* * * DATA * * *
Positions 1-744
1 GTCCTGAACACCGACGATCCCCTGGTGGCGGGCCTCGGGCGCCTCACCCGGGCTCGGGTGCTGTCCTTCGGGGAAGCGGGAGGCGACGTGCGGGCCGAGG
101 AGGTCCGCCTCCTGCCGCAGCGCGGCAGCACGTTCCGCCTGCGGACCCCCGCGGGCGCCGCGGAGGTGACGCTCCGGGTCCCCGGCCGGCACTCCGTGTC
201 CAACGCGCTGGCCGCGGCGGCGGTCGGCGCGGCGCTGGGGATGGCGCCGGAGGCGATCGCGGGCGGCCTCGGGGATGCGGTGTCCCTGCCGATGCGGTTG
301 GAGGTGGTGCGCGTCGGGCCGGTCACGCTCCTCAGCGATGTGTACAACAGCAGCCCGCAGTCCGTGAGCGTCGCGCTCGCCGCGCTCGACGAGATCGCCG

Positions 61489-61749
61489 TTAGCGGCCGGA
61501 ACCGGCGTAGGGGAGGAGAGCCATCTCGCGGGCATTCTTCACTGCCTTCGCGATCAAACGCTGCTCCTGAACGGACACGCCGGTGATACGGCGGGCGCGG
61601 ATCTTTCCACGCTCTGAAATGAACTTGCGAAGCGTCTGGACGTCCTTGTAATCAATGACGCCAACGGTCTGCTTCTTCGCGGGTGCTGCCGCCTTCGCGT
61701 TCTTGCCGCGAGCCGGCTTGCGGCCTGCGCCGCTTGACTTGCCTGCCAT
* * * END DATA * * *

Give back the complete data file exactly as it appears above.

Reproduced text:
Positions 1-744
1 GTCCTGAACACCGACGATCCCCTGGTGGCGGGCCTCGGGCGCCTCACCCGGGCTCGGGTGCTGTCCTTCGGGGAAGCGGGAGGCGACGTGCGGGCCGAGG
101 AGGTCCGCCTCCTGCCGCAGCGCGGCAGCACGTTCCGCCTGCGGACCCCCGCGGGCGCCGCGGAGGTGACGCTCCGGGTCCCCGGCCGGCACTCCGTGTC
201 CAACGCGCTGGCCGCGGCGGCGGTCGGCGCGGCGCTGGGGATGGCGCCGGAGGCGATCGCGGGCGGCCTCGGGGATGCGGTGTCCCTGCCGATGCGGTTG
301 GAGGTGGTGCGCGTCGGGCCGGTCACGCTCCTCAGCGATGTGTACAACAGCAGCCCGCAGTCCGTGAGCGTCGCGCTCGCCGCGCTCGACGAGATCGCCG

Positions 61489-61749
61489 TTAGCGGCCGGA
61501 ACCGGCGTAGGGGAGGAGAGCCATCTCGCGGGCATTCTTCACTGCCTTCGCGATCAAACGCTGCTCCTGAACGGACACGCCGGTGATACGGCGGGCGCGG
61601 ATCTTTCCACGCTCTGAAATGAACTTGCGAAGCGTCTGGACGTCCTTGTAATCAATGACGCCAACGGTCTGCTTCTTCGCGGGTGCTGCCGCCTTCGCGT
61701 TCTTGCCGCGAGCCGGCTTGCGGCCTGCGCCGCTTGACTTGCCTGCCAT